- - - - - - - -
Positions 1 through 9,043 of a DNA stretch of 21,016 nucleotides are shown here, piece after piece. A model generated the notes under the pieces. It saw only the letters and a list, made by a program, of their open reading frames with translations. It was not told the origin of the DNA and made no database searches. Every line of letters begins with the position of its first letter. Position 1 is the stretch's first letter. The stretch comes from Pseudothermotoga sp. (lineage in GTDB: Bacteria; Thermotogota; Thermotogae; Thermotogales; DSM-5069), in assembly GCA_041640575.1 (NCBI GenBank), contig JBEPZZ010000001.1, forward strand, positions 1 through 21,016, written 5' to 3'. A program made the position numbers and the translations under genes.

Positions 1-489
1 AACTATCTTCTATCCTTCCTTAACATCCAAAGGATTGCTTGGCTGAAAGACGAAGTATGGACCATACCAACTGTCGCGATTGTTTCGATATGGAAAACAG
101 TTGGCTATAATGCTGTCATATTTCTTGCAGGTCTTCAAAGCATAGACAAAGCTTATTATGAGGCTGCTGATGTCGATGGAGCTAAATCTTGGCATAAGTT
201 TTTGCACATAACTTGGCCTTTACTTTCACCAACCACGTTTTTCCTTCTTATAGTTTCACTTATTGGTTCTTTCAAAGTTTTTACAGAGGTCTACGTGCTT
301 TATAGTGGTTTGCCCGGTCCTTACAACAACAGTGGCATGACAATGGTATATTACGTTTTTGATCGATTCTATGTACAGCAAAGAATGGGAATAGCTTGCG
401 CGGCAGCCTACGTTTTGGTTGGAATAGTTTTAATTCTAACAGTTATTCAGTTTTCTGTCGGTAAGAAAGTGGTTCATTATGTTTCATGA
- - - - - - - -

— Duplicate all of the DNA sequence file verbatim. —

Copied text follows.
Positions 1 through 9,043 of a DNA stretch of 21,016 nucleotides are shown here, piece after piece. A model generated the notes under the pieces. It saw only the letters and a list, made by a program, of their open reading frames with translations. It was not told the origin of the DNA and made no database searches. Every line of letters begins with the position of its first letter. Position 1 is the stretch's first letter. The stretch comes from Pseudothermotoga sp. (lineage in GTDB: Bacteria; Thermotogota; Thermotogae; Thermotogales; DSM-5069), in assembly GCA_041640575.1 (NCBI GenBank), contig JBEPZZ010000001.1, forward strand, positions 1 through 21,016, written 5' to 3'. A program made the position numbers and the translations under genes.

Positions 1-489
1 AACTATCTTCTATCCTTCCTTAACATCCAAAGGATTGCTTGGCTGAAAGACGAAGTATGGACCATACCAACTGTCGCGATTGTTTCGATATGGAAAACAG
101 TTGGCTATAATGCTGTCATATTTCTTGCAGGTCTTCAAAGCATAGACAAAGCTTATTATGAGGCTGCTGATGTCGATGGAGCTAAATCTTGGCATAAGTT
201 TTTGCACATAACTTGGCCTTTACTTTCACCAACCACGTTTTTCCTTCTTATAGTTTCACTTATTGGTTCTTTCAAAGTTTTTACAGAGGTCTACGTGCTT
301 TATAGTGGTTTGCCCGGTCCTTACAACAACAGTGGCATGACAATGGTATATTACGTTTTTGATCGATTCTATGTACAGCAAAGAATGGGAATAGCTTGCG
401 CGGCAGCCTACGTTTTGGTTGGAATAGTTTTAATTCTAACAGTTATTCAGTTTTCTGTCGGTAAGAAAGTGGTTCATTATGTTTCATGA